Why do they call it a green card?
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The term “green card” is often used to refer to a permanent resident card, which is issued by the United States Citizenship and Immigration Services (USCIS). The card allows the holder to live and work in the United States on a permanent basis.
The term “green card” is derived from the color of the card, which was green in the early years of the program. The card has gone through several design changes over the years, but it has always been green.
A green card is an identification card that proves that a person is authorized to live and work in the United States. The card is actually green, and it gets its name from the color of the card. The card is also sometimes called a Permanent Resident Card.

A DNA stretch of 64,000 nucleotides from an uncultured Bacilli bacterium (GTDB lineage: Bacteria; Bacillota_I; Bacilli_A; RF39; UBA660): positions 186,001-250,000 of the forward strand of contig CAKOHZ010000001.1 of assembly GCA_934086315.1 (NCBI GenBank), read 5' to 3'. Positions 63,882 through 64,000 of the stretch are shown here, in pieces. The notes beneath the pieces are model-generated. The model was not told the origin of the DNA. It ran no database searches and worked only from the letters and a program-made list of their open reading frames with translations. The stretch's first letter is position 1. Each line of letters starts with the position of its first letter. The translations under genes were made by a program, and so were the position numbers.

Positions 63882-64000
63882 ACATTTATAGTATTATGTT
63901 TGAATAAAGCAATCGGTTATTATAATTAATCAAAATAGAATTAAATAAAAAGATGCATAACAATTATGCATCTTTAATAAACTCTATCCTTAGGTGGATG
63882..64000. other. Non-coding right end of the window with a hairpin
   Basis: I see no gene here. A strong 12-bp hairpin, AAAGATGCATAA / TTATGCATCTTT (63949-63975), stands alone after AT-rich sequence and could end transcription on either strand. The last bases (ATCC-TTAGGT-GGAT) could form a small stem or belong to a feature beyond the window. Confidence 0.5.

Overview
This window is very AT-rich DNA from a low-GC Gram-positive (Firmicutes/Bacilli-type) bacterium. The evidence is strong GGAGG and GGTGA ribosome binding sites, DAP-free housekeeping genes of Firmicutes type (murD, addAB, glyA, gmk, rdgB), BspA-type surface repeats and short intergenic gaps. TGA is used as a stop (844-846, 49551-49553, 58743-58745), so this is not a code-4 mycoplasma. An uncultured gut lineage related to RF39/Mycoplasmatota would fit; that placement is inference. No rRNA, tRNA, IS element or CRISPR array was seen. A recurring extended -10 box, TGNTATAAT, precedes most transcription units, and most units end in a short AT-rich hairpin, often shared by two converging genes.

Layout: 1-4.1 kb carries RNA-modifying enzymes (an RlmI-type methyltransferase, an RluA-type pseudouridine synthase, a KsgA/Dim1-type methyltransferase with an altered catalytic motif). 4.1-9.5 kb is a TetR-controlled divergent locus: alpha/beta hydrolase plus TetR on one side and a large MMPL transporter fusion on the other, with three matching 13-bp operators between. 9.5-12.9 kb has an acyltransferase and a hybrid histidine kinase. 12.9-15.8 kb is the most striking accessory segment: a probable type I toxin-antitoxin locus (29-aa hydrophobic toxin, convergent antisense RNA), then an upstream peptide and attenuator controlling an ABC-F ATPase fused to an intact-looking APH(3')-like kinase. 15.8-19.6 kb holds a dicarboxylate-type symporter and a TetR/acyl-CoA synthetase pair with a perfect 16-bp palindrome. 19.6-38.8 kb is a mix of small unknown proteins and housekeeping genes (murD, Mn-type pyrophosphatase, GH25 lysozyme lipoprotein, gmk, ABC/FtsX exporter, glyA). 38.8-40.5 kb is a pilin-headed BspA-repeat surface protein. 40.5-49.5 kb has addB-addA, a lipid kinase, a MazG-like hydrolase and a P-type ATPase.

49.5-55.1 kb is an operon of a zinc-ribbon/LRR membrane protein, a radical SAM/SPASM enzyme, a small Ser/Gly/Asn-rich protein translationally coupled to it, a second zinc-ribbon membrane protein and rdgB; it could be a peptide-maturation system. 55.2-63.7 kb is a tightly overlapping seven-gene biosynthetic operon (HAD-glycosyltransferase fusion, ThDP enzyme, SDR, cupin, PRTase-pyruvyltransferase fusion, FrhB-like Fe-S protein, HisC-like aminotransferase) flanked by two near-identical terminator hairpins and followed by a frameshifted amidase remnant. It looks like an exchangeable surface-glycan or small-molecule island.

A green card, otherwise known as a permanent resident card, is a document that proves an immigrant’s status as a lawful permanent resident of the United States. It allows the cardholder to live and work in the U.S. indefinitely. The term “green card” is derived from the green-colored cardstock that was used for the very first permanent resident cards.